At a panel discussion a few weeks ago organized by Career Contessa, someone in the audience asked, "What do your morning routines look like?" The group of women I was on stage with—who ranged from VPs to Heads of Programming—had so many interesting responses. One said she wakes up at 4:30 every morning to work out for an hour before her four-year-old wakes up, another said she writes a list of ten things she wants to accomplish that day, from personal items to professional goals. And don't get me wrong—I love my mornings. There's nothing more delicious than when Sloan jumps into bed with us, and I love G and my daily ritual of making coffee together—but there's definitely room for improvement. Even though we alternate taking turns looking after Sloan, our mornings that are our own are far from relaxing—so I created a little experiment for myself.
For a week, G took on Sloan duty (we of course switched the next week!), while I spent every morning "testing" out a different, completely indulgent hour-long morning routine, from taking a bath to heading to a coffee shop. The idea wasn't to take a week of mini-vacations, though it certainly felt like that, but to discover a morning routine I can enjoy maybe once or twice a week. Here's how it went:
After Sloan came to cuddle with us this morning, Geoffrey brought her out to get her ready for school, while I stayed, essentially picking up my nighttime routine right where I'd left it off, and read a book in bed (with Luna, of course). While G usually looks after Sloan a few mornings a week, I always get up and start my day with them, checking emails while he runs after her—so it felt like a holiday to be able to stay in bed.
My Takeaway: After reading for an hour—and nearly finishing a book in the process—I felt incredibly relaxed and ready to start my day. The only change I'd make in the future is turning email notifications on my iPad off since I couldn't help but get distracted by a few early work emails that came in.
Taking a bath is one of my all-time favorite ways to relax in the evenings, so I applied the same logic to a regular Tuesday morning at 6:30 a.m., as one does... I lit a candle, poured in some bath salts, set out some iced coffee in place of a glass of wine, and listened to my meditation podcast for half an hour.
My Takeaway: Despite the care I took preparing it, once I got in the bath, it took some time for me to settle my mind—it kept drifting to the steps I'd need to take to get ready afterwards. Once I did relax, the transition from a warm tub to getting ready for my day felt so jarring it undid the calm I'd found.
One of my favorite weekly traditions is making pancakes with my family Sunday mornings after visiting the farmers' market, so after G brought Sloan to school, I pulled out the griddle and a mix—I'm all for keeping things simple on a weekday—and topped them with fresh berries while reading the news on my laptop at the kitchen counter.
My Takeaway: As much as I enjoyed having the kitchen to myself—I listened to some of my favorite music ('90s R&B, always)—it wasn't nearly as enjoyable as cooking with my family, mayhem, Moana sing-a-longs, and all. My favorite part was actually taking the time to read the morning's headlines and dive into a few articles, rather than skimming them throughout the day.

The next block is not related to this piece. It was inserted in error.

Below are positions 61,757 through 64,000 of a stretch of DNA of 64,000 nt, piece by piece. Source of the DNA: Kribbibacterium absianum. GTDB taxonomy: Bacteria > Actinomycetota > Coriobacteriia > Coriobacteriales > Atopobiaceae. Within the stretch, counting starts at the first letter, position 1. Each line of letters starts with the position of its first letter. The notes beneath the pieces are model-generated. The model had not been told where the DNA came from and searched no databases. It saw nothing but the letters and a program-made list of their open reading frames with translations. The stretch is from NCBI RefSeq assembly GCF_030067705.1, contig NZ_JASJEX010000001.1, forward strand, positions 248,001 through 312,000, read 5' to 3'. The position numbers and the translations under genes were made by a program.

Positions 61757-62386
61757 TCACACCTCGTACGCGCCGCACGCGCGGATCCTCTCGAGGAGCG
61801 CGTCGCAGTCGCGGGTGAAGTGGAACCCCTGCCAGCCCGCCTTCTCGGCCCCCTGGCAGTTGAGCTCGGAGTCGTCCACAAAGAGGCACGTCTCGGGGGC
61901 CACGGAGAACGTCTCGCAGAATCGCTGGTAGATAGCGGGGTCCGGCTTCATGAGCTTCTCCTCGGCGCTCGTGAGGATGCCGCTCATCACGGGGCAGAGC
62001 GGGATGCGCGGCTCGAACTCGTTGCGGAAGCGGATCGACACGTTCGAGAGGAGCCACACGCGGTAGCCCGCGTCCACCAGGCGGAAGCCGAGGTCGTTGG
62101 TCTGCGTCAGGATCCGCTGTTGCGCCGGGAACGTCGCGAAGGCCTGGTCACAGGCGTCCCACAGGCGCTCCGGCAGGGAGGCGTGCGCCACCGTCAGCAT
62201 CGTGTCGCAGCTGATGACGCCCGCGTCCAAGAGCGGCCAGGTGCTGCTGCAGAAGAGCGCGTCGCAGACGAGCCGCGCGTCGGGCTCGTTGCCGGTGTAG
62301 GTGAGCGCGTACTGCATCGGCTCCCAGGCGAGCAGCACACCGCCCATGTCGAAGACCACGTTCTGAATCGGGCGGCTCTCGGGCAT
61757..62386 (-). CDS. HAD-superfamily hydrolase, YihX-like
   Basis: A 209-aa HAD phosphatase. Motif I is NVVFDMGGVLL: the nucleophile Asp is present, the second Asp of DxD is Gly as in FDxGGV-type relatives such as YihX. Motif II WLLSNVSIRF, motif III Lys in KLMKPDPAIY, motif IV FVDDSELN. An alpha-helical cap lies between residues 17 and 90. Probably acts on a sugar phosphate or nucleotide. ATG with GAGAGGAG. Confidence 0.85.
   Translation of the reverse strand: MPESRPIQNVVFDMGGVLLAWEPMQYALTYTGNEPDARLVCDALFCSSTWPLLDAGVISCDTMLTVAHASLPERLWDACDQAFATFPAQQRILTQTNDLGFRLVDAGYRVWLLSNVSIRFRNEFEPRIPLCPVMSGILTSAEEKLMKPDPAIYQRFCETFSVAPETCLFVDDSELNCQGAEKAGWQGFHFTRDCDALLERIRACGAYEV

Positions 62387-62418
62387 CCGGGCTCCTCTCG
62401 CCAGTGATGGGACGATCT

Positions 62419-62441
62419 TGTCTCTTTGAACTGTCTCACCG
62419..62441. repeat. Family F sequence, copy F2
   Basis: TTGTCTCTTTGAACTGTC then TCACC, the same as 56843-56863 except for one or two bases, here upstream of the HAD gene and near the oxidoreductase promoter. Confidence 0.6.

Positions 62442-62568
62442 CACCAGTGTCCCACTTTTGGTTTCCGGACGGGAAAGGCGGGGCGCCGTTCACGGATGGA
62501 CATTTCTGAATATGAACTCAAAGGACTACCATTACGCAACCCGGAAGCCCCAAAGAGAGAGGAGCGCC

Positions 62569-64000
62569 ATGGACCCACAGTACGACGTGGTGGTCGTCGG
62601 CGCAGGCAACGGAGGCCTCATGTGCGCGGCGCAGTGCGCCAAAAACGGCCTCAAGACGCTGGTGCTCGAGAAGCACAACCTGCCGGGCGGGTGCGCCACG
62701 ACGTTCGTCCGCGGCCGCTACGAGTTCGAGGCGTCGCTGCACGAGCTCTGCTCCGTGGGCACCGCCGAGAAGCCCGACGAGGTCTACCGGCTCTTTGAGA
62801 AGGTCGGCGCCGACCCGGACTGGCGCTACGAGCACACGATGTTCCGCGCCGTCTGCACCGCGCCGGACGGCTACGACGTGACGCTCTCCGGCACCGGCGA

Before Sloan, I used to walk to a nearby coffee shop every morning, but as our mornings became more hectic, I fell out of the habit. On Thursday, I listened to a podcast and walked to a coffee shop, then brought a banana muffin back, which I ate in our back yard while reading a few New York Times articles on my iPad before jumping on a conference call.
My Takeaway: When I do go on walks these days, they're rarely with a podcast since I'm usually chatting with Sloan while she hangs out in her stroller. As much as I cherish those conversations (which is usually when she teaches me songs she's learned in school), it was nice to have an hour to myself to just listen to Howard Stern, who is one of my favorite interviewers. During my conference call, which was an editorial brainstorm, I felt noticeably more creative and at-ease from my relaxed morning.
This morning, I tried a different technique and got fully ready for my day—did my hair, checked my email, did my makeup—then got back under the covers to watch a movie. I ended up watching an hour of No Country for Old Men, a movie I love but haven't seen since it was in theaters.
My Takeaway: For some reason, this felt so much more indulgent than reading a book in bed, and I actually felt a little guilty watching TV in the morning. I found myself checking the time constantly, which didn't make the hour as enjoyable. Perhaps if I try the same thing in the future, I'll watch two quick shows (a la 'Sex and the City') instead of only part of a longer film.
The thing is, during a normal week when I'm not consciously setting aside time, I rarely have fifteen spare minutes to myself, let alone a full hour, but with a little rescheduling, it's totally doable for me to find thirty to forty-five minutes once a week to myself. While activities that take more effort—like preparing a bath or making breakfast—actually add more stress, taking a few minutes to read a few pages of my book or the news made all the difference and is worth prioritizing.